1.11 New commands "uploadpart" and "slurppart" to save and restore partitions. Partition information is not changed and taken from MBR. Command 'disks' to list disks found, command 'parts' to list (BSD!) partitions on a given disk (wd0, ...). "uploaddisk" now has a default of rwd0d.gz for the imagename, so just "uploaddisk server" should work (just as "slurpdisk server" does already). [20030819]
    1.10 Bugfix release: make "GZIP=1 uploaddisk ..." work properly; document how to use a different account than 'install'. Document how to get the image size down by filling unused disk blocks with zero-bytes. [20030603]
    1.9 Maintenance update for NetBSD-current as of today; "dmesg" is now page-wise (|more); "disks" lists disks recognized on boot; allow setting GZIP=-1 to get lower compression; increased NMBCLUSTERS for usb2ethernet; Cloning from local disk to local disk with "clonedisk"; Lots of doc updates. [20030522]
    1.8 The Pumpkin Release! Sync with NetBSD 1.6. Now includes drivers for USB, RAID cards, Gigabit Ethernet and Token Ring. As a Halloween special, g4u now also comes as ISO image file in addition to a floppy image, so it can be booted from a CD instead of a floppy. Happy Halloween! :) [20021031]
    1.7 Update to accomodate latest drivers and kernel features from NetBSD 1.5.2. Fixed download of the .fs files from the web server. Added documentation about disk sizes. [20010919]
    1.6 Maintenance release to use latest drivers from NetBSD 1.5.1. Due to increased size, the Token Ring driver was removed, sorry. Greeting message of g4u with instructions was improved a bit. Web site now has a copy of the kernel config, for documentation of supported device drivers. [20010516]
    1.5 This release adds support for easy cloning of SCSI disks by giving "sd0" as the third argument to slurpdisk and uploaddisk. Also, support for i386 and i486 CPUs was added. [20010515]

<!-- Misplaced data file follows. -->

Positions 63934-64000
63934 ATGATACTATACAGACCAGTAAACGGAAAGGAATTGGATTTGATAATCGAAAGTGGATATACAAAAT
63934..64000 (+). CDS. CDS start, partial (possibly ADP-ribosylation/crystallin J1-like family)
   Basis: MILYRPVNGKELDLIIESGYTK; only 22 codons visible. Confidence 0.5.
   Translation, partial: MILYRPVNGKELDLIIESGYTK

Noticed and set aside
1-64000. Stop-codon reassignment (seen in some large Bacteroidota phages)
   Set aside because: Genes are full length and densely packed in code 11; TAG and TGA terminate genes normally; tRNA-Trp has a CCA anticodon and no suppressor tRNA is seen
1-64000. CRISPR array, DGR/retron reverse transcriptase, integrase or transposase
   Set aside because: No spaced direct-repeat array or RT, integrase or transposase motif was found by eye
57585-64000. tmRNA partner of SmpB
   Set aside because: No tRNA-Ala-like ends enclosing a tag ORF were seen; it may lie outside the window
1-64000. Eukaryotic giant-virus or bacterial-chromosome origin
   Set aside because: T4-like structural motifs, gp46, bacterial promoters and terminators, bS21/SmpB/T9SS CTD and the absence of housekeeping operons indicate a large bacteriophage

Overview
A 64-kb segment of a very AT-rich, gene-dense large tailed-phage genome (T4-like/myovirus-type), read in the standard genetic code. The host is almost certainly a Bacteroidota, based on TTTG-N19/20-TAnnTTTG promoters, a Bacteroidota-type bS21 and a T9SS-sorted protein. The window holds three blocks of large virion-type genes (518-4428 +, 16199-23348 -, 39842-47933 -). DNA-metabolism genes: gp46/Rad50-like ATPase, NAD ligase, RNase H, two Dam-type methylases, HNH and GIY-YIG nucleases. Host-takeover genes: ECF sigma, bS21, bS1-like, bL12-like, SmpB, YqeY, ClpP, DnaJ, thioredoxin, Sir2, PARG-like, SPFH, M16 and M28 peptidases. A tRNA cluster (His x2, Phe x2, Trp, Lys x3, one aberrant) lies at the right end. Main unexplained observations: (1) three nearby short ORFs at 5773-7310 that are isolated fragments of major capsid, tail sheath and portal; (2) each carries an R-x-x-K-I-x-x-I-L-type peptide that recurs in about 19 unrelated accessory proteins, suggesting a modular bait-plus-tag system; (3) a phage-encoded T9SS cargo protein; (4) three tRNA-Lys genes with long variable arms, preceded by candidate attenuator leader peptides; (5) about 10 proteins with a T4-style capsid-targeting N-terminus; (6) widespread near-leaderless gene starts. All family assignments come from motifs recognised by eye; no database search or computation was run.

1.4 Maintenance release. [20010306]

    Played with GIMP to create the Animation next to the TOC. Thanks to the XBill artists for the OS images! Various doc updates. [20010306]

    Updated the web page a bit to answer various questions on supported filesystems and operating systems I got. Also add TOC. [20010305]
    1.3 Another bugfix release. This should get to a working state soon (i.e. now) [20010302]
    1.2 Bugfix release, the ramdisk was busted so that many commands just didn't work (ftp, ...) [20010301]
    1.1 First public release, updated to NetBSD 1.5 [20010228]
    1.0 Internal version based on NetBSD 1.4 that's been in use for two years in internal operation.


10. Copying, licenses & donations

No license fees are requested except for military and related uses, commercial (re)sale, optionalcommercial licenses are available, and donations are always welcome! You can send money via paypal or buy me a book from my Amazon wishlist, as many of the people who have donated so far did - Thank you very much!

g4u is distributed under the standard BSD license:

/*  * Copyright (c) 1999-2007  * Hubert Feyrer .  All rights reserved.  *
* Redistribution and use in source and binary forms, with or without *
modification, are permitted provided that the following conditions
* are met: * 1. Redistributions of source code must retain the above copyright *
notice, this list of conditions and the following disclaimer.
* 2. Redistributions in binary form must reproduce the above copyright *
Use "slurppart your.ftp.server.com filename.gz wd0e" or whatever values you passed to uploadpart.
Please note that the partition information

Adserver        610x250

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About Hugo Repetto

Ubuntu is a Linux distribution that offers an operating system predominantly focused on desktop computers but also provides support for servers. Based on Debian GNU / Linux, Ubuntu focuses on ease of use, freedom in usage restriction, regular releases (every 6 months) and ease of installation.